The popularity of window film is increasing, but many consumers still aren’t sure if window film is the right choice for them. Window film has been around since the 1970’s, and while there have been major innovations in the industry, many people may have an idea or image about films stuck in their minds that isn’t accurate.
To give consumers a clearer perspective, let’s take a closer look at five of the most common misconceptions about window film.
1. Window film is expensive.
Not true. One of the benefits of window film is that it’s much more affordable than installing new windows, but offers many of the same benefits. Professionally-installed solar control films can also significantly reduce cooling costs for homes and commercial buildings. Determining exact energy savings can be difficult because many factors contribute to energy use such as the fluctuating cost of fuel, amount of direct sun exposure, type of film installed, etc. However, typical payback in energy savings is usually 2–5 years, sometimes less.
2. Window films turn purple.
Not anymore. While this may have been true in the early 1980’s, when you commonly saw cars with windows that had a purple hue due to the discoloration of tint. The technology behind today’s automotive films is more advanced including developments in metal deposition methods, color extruded base materials, and specialty coatings. With proper installation of quality films, that type of discoloration is very rare.
3. Window film is too dark.
False. Window films come in a variety of light transmissions, allowing buyers to customize the amount of light they want for the space. Even the lightest films still block up to 99% of harmful UV rays. With today’s technology, many window films can block a significant amount of heat while still allowing in 60-70% of the visible light. With the help of a professional dealer, the buyer can decide which shade will offer the look and protection they wish to achieve.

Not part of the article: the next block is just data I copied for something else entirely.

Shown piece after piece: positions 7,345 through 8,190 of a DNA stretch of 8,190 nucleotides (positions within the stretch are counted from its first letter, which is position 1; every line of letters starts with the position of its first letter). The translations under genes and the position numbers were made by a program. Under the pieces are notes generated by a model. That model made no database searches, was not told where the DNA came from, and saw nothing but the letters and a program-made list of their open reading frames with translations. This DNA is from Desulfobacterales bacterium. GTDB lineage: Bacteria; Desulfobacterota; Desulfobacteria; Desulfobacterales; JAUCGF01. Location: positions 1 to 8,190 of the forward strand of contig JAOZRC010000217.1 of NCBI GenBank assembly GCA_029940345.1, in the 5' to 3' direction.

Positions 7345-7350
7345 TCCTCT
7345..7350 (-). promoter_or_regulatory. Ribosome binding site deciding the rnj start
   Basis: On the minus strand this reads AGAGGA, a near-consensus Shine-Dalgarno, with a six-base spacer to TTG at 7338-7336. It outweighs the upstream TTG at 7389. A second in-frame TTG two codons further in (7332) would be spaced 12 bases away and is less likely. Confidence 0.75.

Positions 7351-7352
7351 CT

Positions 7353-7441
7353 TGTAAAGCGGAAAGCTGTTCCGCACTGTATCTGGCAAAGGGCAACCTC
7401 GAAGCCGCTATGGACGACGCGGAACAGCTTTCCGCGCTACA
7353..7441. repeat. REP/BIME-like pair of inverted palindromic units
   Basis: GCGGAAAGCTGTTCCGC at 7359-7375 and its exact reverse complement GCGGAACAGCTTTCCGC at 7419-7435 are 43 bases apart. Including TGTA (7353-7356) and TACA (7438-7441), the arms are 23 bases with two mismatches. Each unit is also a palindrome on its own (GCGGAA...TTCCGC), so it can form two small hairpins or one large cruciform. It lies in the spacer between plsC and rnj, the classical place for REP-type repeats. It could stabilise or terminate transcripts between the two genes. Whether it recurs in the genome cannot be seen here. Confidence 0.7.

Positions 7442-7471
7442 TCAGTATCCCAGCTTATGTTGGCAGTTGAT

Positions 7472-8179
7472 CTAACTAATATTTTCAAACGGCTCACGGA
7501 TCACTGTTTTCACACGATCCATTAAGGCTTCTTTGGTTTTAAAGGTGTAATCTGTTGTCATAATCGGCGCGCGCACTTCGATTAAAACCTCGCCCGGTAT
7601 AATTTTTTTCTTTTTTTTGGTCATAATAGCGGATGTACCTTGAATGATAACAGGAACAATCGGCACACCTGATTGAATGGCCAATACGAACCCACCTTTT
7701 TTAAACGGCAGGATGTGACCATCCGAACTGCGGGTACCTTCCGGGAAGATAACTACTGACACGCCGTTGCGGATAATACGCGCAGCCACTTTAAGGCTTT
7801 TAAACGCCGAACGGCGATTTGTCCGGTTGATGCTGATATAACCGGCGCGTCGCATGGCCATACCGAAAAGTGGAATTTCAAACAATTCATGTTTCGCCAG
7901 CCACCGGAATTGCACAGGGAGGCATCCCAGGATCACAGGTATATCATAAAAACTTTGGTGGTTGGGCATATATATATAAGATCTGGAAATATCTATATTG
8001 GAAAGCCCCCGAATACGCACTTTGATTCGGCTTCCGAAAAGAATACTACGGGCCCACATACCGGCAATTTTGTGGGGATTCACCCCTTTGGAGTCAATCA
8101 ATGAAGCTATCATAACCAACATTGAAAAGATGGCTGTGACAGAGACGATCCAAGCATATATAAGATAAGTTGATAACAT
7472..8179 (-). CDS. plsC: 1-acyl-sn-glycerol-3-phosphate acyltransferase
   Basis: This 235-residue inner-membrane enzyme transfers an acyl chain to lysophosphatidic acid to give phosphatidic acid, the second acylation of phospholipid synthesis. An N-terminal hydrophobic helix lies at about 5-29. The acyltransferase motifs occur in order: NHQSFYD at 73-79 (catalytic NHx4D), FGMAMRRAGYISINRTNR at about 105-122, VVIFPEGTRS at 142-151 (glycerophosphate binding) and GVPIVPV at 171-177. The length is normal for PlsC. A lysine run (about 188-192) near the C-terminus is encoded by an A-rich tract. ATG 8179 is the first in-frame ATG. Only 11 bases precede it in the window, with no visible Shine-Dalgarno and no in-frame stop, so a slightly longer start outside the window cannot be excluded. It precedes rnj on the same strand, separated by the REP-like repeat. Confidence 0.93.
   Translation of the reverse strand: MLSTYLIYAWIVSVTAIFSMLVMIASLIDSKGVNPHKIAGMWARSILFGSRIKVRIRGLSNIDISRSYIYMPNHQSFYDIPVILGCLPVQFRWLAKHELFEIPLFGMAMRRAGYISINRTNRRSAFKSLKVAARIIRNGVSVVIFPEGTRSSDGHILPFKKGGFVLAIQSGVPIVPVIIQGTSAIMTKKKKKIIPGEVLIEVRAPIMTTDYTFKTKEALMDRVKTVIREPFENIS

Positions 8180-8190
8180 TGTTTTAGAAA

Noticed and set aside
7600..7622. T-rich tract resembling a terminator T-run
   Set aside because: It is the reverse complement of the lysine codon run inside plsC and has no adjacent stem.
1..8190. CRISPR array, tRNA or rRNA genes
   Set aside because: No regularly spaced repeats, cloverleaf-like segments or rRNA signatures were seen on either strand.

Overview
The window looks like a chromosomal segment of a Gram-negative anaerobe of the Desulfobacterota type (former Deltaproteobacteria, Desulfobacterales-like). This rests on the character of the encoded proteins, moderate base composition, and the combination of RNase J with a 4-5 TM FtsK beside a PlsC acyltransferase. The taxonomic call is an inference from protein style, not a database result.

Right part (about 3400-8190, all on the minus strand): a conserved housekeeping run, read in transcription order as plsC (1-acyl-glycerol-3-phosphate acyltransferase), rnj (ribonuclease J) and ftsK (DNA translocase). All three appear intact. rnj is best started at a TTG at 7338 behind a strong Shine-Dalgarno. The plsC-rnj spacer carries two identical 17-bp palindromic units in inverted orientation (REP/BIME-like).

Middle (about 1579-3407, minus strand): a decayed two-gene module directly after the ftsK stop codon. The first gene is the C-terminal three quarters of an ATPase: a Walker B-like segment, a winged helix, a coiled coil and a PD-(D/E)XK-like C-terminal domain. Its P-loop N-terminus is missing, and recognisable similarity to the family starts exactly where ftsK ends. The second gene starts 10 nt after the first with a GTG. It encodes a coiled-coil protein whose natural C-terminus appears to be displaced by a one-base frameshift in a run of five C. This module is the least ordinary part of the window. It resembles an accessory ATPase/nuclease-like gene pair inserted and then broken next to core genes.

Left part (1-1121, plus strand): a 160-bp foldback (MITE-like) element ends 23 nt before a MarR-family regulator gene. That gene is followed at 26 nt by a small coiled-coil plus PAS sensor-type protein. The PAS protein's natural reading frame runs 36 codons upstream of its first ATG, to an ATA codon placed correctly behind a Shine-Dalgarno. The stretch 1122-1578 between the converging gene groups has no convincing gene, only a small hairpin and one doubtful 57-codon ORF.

4. Window Film is not designed to last long.
Incorrect. Window film is manufactured with longevity in mind. In fact, many window film providers offer a warranty of up to 15 years for commercial installations, and some residential and automotive window film applications come with a warranty that lasts as long as you own the house or car.
5. Window film causes glass to break.
Only in rare cases. Adding solar control film to glass increases the glass temperature, but properly chosen film installed correctly will not cause the glass to break. There are, however, some factors that can contribute to the rare case of glass breakage including the amount of external and internal shading, glass size and shape, and previous glass breakage history. Experienced dealers are able to make the proper film-to-glass recommendations, minimizing the risk of glass breakage. Many also offer limited warranty protection for properly applied installations.
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